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RealNetworks preps format-agnostic DRM

Helix beta

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ComputerWire logo RealNetworks Inc plans to help prevent theft of digital content with the beta release of its digital rights management system, Helix DRM.

Traditionally, film studios and music companies have been less than keen to distribute their content in electronic form due to the ease with which it can be copied and distributed, usually via the internet. Digital rights management is seen as the solution, but so far has been limited in terms of the number of formats supported.

In an attempt to fill this void, RealNetworks has unveiled Helix DRM, designed to be format-agnostic protection for the delivery of content to PCs, home appliances and mobile devices. The technology supports the emerging video standard MPEG-4 and H.263; audio formats MP3, AAC and Narrowband AMR audio; and its RealAudio and RealVideo streaming formats.

"It used to be that content owners would have separate DRM for each format that they wanted to support, and consumer electronics makers would have to implement a separate DRM engine to decrypt those files on their devices," said Dan Sheeran, vice president of media systems for the Seattle, Washington-based software company.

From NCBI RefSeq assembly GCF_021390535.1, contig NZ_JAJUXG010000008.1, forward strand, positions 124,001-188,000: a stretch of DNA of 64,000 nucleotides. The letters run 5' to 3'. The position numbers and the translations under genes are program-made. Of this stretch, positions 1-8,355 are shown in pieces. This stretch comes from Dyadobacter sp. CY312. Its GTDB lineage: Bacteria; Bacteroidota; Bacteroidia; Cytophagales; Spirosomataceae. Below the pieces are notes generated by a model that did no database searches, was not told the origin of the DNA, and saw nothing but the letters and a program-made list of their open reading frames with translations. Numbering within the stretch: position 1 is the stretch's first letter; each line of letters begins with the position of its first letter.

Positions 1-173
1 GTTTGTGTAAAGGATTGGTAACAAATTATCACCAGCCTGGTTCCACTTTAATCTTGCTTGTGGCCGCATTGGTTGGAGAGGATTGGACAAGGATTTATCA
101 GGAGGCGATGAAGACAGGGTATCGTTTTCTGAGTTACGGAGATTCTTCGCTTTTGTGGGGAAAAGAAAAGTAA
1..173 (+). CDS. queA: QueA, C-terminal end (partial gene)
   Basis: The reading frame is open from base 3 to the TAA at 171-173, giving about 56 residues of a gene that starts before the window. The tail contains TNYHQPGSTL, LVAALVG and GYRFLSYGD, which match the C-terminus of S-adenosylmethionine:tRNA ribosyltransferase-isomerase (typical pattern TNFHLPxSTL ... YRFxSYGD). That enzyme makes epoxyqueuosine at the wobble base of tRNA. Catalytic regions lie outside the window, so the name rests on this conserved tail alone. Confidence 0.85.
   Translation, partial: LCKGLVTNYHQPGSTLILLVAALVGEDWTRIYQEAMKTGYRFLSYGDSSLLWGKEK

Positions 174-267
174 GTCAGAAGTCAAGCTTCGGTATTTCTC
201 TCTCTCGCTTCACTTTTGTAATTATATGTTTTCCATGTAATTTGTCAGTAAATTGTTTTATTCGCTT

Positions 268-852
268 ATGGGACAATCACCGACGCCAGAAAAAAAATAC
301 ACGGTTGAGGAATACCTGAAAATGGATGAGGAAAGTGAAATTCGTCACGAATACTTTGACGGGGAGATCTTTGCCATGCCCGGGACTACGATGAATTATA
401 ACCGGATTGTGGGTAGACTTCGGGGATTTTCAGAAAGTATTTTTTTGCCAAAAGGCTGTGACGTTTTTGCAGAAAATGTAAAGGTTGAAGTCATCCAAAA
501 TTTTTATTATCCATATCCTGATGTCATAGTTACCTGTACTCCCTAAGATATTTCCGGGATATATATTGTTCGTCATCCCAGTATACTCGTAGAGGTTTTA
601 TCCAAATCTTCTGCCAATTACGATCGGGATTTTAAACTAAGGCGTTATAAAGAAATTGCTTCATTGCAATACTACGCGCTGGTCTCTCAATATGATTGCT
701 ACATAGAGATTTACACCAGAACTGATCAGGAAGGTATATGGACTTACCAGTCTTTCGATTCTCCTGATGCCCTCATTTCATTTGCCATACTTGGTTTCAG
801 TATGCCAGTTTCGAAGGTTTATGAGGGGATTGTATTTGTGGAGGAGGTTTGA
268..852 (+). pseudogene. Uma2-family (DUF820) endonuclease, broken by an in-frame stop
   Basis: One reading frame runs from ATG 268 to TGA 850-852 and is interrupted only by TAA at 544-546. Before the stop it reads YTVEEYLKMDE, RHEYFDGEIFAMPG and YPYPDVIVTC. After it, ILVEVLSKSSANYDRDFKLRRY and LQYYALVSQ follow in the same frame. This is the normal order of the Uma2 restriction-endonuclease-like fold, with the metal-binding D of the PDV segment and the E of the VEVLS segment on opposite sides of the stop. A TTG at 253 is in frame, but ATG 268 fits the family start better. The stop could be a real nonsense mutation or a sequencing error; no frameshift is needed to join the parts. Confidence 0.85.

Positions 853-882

"This, for the first time, enables content owners to deliver secure content to any PC or non-PC device using a single DRM and gives device makers a single engine to support all formats," Sheeran said.

Companies that will use Helix DRM include Sony Pictures Digital Entertainment, Starz On Demand and Triggerstreet.com, as well as music label EMI Recorded Music (which includes the EMI, Capitol, Virgin and other record labels).

The news comes at a time when RealNetworks is currently involved in a battle with software giant Microsoft Corp, over their respective media players. Microsoft is bent on ruling the digital media revolution, and has potentially kicked off a royalty price war with RealNetworks, as it and its rivals strive to be the de facto format for streaming media on the next wave of internet access devices.

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